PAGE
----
Saturday, October 10, 2009

people can communication with each other through the power of thought alone .

Brain-Computer Interfacing (BCI) can be used for capturing brain signals and translating them into commands that allow humans to control devices like computers, robots, rehabilitation technology, and virtual reality environments just by thinking about various actions. Dr. Christopher James, from the University’s Institute of Sound and Vibration Research, took the experiment a step further in the current study. The researchers aimed to expand the current limits of this technology, and show that brain-to-brain (B2B) communication is possible.

Brain waves can have a direct influence on a person's behaviour, say researchers after an experiment found that people can be made to move in slow motion by boosting one type of brain wave ...
There are many types of brain waves, distinguished by their frequency and location, Brown explained. In this study, researchers injected a small electrical current into the brain through the scalps of 14 people while the participants manipulated the position of a spot on a computer screen as quickly as they could with a joystick. The electrical current used increased normal beta activity, a wave that earlier studies linked to sustained muscle activities, such as holding a book. Beta activity drops before people make a move. Unlike most previous work, which used constant brain stimulation, the new study employed an oscillating current, more like that underlying normal brain activity. As a result, people's fastest times on the computer task were 10 percent slower. Brown said the researchers were surprised that the electrical currents used in the study, which were very small and imperceptible to the participants, could have such a measurable effect, said an UCL release. "If we know what patterns of brain activity slow voluntary movement, then we can try and boost these patterns in conditions like chorea and dystonia, where there is excessive and uncontrolled movement," Brown said. "Conversely, we can try and suppress beta activity in conditions like Parkinson's disease typified by slow movement." "The implication is that it is not just how active brain cells are that is important, but also how they couple their activity into patterns like beta activity."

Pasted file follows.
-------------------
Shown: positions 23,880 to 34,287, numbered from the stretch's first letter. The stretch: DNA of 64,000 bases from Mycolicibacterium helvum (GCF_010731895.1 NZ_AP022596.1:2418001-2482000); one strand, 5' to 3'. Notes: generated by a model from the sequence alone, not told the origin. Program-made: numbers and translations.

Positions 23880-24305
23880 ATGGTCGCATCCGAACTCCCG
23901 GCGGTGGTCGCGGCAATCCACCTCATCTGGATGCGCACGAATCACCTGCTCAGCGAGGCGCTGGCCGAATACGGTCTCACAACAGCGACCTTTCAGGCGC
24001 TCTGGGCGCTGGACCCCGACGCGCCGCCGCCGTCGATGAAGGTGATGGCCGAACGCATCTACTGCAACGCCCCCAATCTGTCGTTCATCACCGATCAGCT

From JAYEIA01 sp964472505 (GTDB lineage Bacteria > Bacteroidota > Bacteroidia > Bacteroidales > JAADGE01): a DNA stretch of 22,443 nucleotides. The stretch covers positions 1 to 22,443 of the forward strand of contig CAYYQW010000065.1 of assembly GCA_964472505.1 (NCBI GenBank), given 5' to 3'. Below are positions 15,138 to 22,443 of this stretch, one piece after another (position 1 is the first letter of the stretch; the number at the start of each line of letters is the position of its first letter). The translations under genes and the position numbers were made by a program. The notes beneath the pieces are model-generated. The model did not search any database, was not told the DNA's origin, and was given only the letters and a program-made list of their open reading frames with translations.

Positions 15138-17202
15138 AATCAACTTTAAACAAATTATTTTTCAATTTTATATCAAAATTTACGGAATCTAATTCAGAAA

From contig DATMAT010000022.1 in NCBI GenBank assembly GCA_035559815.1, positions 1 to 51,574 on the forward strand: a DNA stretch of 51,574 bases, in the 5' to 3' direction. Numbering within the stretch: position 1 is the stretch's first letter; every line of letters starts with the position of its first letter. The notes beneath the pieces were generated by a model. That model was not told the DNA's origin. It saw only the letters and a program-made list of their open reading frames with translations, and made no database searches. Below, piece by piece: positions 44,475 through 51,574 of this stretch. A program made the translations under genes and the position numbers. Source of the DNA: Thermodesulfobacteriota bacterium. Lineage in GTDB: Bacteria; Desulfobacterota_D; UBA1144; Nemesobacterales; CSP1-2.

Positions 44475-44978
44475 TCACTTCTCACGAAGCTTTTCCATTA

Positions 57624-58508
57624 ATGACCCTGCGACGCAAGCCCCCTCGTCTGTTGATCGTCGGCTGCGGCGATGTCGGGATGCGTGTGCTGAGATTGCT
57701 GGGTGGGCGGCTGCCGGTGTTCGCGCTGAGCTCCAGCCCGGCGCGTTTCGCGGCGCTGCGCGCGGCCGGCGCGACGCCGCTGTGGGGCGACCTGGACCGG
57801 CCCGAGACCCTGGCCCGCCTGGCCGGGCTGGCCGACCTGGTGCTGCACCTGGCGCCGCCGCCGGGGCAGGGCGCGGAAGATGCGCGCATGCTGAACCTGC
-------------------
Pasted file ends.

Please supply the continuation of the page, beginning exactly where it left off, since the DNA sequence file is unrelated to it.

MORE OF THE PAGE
Mediterranean diet can beat stress....
The finding has been published in the October issue of Archives of General Psychiatry , one of the JAMA/Archives journals . To reach the conclusion, Almudena Sánchez-Villegas, B.Pharm., Ph.D., of University of Las Palmas de Gran Canaria and Clinic of the University of Navarra, Pamplona, Spain, and colleagues studied 10,094 healthy Spanish participants who completed an initial questionnaire between 1999 and 2005. Participants reported their dietary intake on a food frequency questionnaire, and the researchers calculated their adherence to the Mediterranean diet based on nine components (high ratio of monounsaturated fatty acids to saturated fatty acids; moderate intake of alcohol and dairy products; low intake of meat; and high intake of legumes, fruit and nuts, cereals, vegetables and fish). After a median (midpoint) of 4.4 years of follow-up, 480 new cases of depression were identified, including 156 in men and 324 in women. Individuals who followed the Mediterranean diet most closely had a greater than 30 percent reduction in the risk of depression than whose who had the lowest Mediterranean diet scores. The association did not change when the results were adjusted for other markers of a healthy lifestyle, including marital status and use of seatbelts. "The specific mechanisms by which a better adherence to the Mediterranean dietary pattern could help to prevent the occurrence of depression are not well known," the authors write. Components of the diet may improve blood vessel function, fight inflammation, reduce risk for heart disease and repair oxygen-related cell damage, all of which may decrease the chances of developing depression.